On Monday, Republicans voted to prevent financial reform legislation from moving to the Senate floor for debate. The Democrats' motion to bring about cloture—which would end the Republicans filibuster of the bill—failed, with every Republican in the chamber voting against it. The Democrats were able to muster just 57 of the 60 votes they needed. Opposition to the bill was technically bipartisan, with Sen. Ben Nelson (D-NE) joining the Republican filibuster after a provision which would have benefited Berkshire Hathaway—the holding company owned by billionaire Nebraskan Warren Buffett, in which Nelson and his wife happen to have more than a million dollars worth of stock—was removed from the bill. But, for once, the Democrats knew they held a winning hand.
Sen. Byron Dorgan (D-ND) told reporters that Democrats were gloating after the vote that Republicans had taken "a stand with Wall Street against Main Street." Republicans accused the Democrats of much the same thing, saying in a statement that the Democrats were trying to bail out "their Wall Street fat cat friends." But while the Republicans can certainly point out that Obama and the Democrats took in a lot of money from Wall Street in the last election cycle, Wall Street banks don't actually support this latest bill and have apparently been lobbying the Republicans hard to block it. Nor does the bill provide for tax-payer funded bailouts, as Republicans claim, but rather it sets up a fund for Wall Street banks to cover bail themselves out with their own money. And the truth is that with or without the bill, banks know that the government will bail them out as long as they are large enough to hold the rest of the economy hostage.
The public isn't buying the Republican line, in any case. A recent Washington Post/ABC News poll found that a majority supports making banks contribute to what Republicans have been calling a "permanent bailout fund." In fact, as Ezra Klein points out, more than a third of Republicans themselves say they back the fund. With Goldman Sachs executives getting raked over the coals in Congress for betting heavily against financial products they were selling—and which contributed to the financial crisis—now is not a good time to side with the banks. The Republicans can't win any concessions without the support of a substantial number of Democrats, anyway. And the Democrats would be quite happy to let them publicly block financial reform over and over again.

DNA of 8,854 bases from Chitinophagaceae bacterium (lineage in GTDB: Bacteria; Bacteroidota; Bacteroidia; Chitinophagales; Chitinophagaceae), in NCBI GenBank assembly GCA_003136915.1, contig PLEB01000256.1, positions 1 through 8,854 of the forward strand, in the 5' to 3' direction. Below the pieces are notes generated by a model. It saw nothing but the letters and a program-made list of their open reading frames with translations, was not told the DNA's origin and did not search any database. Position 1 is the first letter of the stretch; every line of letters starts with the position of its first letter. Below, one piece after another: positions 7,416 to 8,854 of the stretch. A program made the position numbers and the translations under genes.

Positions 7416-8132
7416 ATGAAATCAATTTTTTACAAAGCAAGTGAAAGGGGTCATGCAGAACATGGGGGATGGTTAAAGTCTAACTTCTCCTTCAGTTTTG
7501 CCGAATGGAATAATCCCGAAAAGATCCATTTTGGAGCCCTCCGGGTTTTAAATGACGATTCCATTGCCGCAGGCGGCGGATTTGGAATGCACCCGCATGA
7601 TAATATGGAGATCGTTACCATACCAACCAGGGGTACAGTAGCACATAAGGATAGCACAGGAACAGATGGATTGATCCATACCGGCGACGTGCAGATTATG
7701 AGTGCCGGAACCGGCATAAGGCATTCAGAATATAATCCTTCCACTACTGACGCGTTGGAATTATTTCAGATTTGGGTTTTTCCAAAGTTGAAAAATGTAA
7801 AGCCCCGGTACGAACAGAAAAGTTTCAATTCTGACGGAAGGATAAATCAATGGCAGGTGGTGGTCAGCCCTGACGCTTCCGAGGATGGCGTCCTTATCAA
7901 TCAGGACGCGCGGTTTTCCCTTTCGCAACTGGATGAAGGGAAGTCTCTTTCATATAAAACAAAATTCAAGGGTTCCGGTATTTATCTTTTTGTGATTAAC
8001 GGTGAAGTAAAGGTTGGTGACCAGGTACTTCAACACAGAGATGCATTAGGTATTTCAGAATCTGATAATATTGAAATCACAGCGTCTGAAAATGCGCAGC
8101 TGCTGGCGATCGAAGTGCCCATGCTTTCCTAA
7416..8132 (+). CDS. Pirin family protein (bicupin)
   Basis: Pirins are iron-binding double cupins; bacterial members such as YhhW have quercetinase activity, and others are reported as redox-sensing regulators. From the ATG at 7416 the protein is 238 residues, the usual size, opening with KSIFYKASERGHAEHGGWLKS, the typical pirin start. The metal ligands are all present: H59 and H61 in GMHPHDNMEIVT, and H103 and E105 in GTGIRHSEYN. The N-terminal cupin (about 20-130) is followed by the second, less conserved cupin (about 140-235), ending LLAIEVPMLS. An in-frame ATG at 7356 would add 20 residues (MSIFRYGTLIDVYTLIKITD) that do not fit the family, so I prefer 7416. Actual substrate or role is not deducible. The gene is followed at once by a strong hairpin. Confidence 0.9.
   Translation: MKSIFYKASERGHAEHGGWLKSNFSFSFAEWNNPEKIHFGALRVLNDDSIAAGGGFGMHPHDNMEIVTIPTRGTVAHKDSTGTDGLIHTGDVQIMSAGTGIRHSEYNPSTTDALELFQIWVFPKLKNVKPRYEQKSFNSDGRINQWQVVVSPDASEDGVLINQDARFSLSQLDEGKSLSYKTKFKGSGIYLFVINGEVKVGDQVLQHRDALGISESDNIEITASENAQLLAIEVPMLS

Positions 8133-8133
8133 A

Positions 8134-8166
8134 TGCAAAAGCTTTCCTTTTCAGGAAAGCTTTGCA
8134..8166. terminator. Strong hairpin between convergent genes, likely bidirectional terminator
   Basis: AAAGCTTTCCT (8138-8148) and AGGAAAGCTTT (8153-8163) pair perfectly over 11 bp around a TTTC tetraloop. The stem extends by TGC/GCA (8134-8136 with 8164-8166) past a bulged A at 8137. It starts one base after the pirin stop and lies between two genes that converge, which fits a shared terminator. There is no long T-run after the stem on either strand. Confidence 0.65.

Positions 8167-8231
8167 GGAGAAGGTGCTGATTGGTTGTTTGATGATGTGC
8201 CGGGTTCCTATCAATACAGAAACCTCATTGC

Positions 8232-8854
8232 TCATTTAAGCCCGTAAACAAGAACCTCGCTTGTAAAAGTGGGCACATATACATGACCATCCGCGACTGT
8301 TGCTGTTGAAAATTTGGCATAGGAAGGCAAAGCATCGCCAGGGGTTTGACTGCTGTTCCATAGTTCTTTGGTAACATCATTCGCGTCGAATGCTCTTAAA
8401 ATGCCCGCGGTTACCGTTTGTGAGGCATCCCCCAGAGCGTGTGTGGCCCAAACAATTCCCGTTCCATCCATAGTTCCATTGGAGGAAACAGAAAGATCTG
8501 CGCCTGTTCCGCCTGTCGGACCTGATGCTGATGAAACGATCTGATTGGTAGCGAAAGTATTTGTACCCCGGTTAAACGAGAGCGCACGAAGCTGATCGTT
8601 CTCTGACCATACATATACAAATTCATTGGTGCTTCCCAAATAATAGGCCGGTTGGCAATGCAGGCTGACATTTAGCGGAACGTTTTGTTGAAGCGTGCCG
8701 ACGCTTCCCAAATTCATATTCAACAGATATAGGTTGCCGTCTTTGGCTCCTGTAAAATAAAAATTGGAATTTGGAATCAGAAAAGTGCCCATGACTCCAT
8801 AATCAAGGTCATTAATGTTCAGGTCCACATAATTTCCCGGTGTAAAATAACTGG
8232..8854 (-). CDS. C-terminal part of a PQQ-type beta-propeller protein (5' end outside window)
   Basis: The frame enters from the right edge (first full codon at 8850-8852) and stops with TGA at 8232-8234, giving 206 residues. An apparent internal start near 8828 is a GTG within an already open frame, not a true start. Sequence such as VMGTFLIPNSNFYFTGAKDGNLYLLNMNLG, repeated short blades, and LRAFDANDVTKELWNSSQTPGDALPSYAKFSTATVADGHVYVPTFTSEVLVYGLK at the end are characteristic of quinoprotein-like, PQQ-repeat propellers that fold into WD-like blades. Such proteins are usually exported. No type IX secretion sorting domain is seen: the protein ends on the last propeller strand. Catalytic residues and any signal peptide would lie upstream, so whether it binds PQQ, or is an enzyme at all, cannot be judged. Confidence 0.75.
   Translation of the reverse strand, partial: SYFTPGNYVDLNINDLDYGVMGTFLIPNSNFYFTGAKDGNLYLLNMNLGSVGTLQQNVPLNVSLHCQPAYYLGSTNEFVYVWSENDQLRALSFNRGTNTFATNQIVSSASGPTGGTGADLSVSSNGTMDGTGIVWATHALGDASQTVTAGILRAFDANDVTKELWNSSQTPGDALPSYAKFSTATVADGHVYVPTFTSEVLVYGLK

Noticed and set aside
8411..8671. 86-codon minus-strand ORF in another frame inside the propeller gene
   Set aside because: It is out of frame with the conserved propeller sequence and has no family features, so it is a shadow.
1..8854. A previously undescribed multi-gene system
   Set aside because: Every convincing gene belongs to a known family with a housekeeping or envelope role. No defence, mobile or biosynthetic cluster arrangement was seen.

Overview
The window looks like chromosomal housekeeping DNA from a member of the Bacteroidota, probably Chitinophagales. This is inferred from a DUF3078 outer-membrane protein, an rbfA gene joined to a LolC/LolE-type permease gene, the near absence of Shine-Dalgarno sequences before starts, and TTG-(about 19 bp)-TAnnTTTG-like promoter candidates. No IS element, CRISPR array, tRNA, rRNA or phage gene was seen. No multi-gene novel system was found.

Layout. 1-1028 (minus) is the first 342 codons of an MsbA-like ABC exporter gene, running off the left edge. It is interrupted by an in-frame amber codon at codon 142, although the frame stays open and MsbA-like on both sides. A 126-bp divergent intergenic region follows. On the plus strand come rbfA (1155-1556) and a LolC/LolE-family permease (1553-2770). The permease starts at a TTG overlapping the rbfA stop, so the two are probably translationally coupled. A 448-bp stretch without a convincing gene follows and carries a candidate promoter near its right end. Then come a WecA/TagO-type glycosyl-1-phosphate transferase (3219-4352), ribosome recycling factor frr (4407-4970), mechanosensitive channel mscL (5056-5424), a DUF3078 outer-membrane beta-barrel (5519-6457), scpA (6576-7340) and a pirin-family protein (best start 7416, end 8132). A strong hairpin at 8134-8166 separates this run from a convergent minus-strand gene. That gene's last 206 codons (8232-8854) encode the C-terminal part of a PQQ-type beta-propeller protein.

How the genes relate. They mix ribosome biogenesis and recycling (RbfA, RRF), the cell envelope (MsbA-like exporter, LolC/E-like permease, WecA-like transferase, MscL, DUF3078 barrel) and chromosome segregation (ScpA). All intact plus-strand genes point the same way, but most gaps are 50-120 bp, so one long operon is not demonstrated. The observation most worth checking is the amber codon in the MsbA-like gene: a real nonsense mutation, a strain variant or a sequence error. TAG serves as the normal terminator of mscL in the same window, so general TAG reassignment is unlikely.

So when Sen. Reid threatened Wednesday to force Republicans to spend the night in the Senate responding to quorum calls and blocking the bill, the Republicans finally dropped their filibuster. Sen. Richard Shelby (R-AL), the ranking Republican on the banking committee, more or less admitted they had failed to win any real concessions. It's a major victory for Democrats, who for once dared the Republicans to filibuster and got them to back down. And with the mood of the country turning against Wall Street, financial reform in some form is likely to pass soon.